The Adventure wears a simulated skid plate in front, and can have its roof painted white.
The Hybrid has slightly different front-end styling, and the XSE uses shiny black trim in place of unpainted plastic in some spots.
The LE looks like the bargain it is, with its small steel wheels and hubcaps, while other models roll with handsome 17- and 19-inch alloy wheels.
The lines of the cabin are also angular, with a wide and busy dash and tablet-like touchscreen (either 7.0 or 8.0 inches) perched over climate vents. There’s a wide pocket for small things like phones and notebooks on the passenger side of the dash. The car-like center console is high and has lots of storage space.
The doors of the higher models are covered in soft synthetic leather with contrasting stitching, but the lower LE and XLE have hard plastic door panels. The Adventure and Hybrid use color-coordinated panels, stitching, and upholstery. The Adventure’s orange trim looks like an REI jacket, while the shiny black in the Hybrid XSE looks like it’s dressed for a night on the town.
The RAV4 used to be smaller, and is still called a compact though it seems huge when it’s parked beside a first-generation model. It has somewhat less interior space than rivals such as the Subaru Forester and Honda CR-V.
The front seats are comfortable and supportive, with available synthetic leather that feels totally real. A power driver’s seat doesn’t come on the LE, but is available. The passenger seat isn’t available with height adjustment, and offers less head room than rivals.
In the rear, the bench seat sits lower for better space, but the RAV4’s doors need to swing open more widely to make it easier for loading passengers and items such as car seats.
Cargo-wise, the RAV4 isn’t far behind rivals. There’s 37 cubic feet behind the rear seats, and 57 cubic feet behind the front. A power liftgate is standard on most models.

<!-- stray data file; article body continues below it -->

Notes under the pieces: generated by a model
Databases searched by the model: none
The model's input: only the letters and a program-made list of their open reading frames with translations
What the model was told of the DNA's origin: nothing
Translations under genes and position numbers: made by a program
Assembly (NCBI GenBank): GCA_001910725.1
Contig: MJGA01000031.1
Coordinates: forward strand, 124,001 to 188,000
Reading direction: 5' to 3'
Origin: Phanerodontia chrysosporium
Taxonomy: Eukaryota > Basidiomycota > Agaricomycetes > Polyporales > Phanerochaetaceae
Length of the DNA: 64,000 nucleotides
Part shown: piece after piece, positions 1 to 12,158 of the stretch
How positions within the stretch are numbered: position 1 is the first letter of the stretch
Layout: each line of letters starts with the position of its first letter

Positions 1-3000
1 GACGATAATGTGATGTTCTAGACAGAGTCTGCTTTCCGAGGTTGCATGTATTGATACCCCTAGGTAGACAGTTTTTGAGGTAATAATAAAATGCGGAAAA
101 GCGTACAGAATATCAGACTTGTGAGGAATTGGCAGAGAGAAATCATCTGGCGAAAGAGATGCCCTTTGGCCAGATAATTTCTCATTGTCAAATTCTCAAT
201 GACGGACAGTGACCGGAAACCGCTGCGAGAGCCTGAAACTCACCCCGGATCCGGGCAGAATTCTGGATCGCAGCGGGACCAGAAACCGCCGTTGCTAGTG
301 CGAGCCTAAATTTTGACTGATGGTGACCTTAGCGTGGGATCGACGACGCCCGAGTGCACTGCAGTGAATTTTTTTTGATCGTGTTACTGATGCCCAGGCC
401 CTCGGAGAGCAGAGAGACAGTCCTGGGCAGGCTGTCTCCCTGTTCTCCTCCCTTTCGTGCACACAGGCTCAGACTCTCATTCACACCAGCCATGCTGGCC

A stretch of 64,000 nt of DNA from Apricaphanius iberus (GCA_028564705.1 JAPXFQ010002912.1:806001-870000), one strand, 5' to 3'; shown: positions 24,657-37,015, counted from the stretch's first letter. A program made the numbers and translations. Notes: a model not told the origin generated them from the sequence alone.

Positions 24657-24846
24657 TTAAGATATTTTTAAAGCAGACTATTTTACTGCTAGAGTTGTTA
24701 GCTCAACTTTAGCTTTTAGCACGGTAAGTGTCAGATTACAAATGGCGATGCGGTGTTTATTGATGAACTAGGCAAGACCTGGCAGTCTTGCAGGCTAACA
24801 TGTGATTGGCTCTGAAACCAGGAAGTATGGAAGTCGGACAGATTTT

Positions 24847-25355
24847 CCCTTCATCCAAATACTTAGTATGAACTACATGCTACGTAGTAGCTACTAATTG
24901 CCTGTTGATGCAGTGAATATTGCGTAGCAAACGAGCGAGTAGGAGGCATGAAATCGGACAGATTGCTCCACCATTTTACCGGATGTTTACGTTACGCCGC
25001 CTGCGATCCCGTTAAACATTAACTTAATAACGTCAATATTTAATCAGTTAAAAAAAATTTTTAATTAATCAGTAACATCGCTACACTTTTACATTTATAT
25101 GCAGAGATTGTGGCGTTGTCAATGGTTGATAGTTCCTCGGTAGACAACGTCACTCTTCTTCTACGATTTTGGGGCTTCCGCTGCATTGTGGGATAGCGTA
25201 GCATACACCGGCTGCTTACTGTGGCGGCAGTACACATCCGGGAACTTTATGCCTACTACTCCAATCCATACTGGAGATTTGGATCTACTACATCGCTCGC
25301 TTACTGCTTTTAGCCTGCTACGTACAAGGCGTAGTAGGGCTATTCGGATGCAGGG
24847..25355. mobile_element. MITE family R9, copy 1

About three-quarters of RAV4s will have the 2.5-liter engine making a healthy 203 horsepower and 184 pound-feet of torque, mated to a quick 8-speed automatic transmission. This engine is responsive and blessed with ample acceleration around town, while its two-lane passing power is good for a compact crossover.
Front-wheel drive is standard and all-wheel-drive versions have one of two systems. LE and XLE models use a conventional system that quietly sends power from the front wheels to the rear when wheels begin to slip. Adventure and Limited have the more complex system that helps the RAV4 feel more confident on a curvy road. With that system the RAV4 handles well, but even the front-wheel-drive RAV4 has well-weighted steering and an agile feel. The RAV4’s stiff structure and supple suspension help it absorb bumps well, too.
With 219 horsepower, the Hybrid makes more power than the non-hybrid. It gets that extra 16 horsepower from an electric motor driven by a nickel metal-hydride battery pack squeezed under the rear seat. Under very light acceleration, the Hybrid can reach 40 mph on electric power alone, before the gas engine kicks on with a gentle rumble.
In the LE and Limited Hybrid, the ride and handling is equal to that of the non-hybrid models. The Hybrid XSE has a slightly stiffer suspension that’s still comfortable.
The 2019 Toyota RAV4 presents a completely new look this year, and it’s strikingly different under the skin, too. It handles open roads and city streets equally well, and offers excellent value from base to top-end Hybrid models.